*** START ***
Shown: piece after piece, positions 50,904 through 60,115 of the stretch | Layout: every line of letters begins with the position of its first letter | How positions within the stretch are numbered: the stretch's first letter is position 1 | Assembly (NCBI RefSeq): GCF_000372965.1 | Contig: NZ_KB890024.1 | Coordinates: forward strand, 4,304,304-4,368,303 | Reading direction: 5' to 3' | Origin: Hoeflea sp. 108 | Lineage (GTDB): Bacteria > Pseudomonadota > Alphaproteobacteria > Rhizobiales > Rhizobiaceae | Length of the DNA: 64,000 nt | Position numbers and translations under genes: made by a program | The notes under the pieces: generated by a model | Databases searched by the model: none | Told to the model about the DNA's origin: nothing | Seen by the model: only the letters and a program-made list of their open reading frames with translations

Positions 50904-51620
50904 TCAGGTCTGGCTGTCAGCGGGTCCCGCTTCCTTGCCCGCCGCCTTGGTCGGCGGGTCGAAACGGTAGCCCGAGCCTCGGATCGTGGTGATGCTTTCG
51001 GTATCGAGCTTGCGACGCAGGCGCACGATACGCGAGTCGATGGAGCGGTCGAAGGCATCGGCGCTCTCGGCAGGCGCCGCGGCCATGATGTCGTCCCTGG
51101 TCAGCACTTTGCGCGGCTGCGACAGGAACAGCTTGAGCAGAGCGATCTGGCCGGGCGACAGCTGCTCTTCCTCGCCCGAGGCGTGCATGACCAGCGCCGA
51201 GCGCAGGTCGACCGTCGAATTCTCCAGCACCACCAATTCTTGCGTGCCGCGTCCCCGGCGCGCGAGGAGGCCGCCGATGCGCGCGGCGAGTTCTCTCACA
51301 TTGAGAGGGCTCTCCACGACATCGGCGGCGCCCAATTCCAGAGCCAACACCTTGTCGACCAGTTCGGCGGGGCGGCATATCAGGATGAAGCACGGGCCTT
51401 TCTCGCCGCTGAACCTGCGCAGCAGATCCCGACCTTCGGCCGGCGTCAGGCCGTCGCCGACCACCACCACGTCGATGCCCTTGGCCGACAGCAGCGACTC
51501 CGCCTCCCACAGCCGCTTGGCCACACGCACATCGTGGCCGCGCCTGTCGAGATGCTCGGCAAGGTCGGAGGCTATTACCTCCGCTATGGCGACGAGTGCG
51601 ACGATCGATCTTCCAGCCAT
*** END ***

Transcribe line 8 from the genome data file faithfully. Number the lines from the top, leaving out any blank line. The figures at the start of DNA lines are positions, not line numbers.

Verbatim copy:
51401 TCTCGCCGCTGAACCTGCGCAGCAGATCCCGACCTTCGGCCGGCGTCAGGCCGTCGCCGACCACCACCACGTCGATGCCCTTGGCCGACAGCAGCGACTC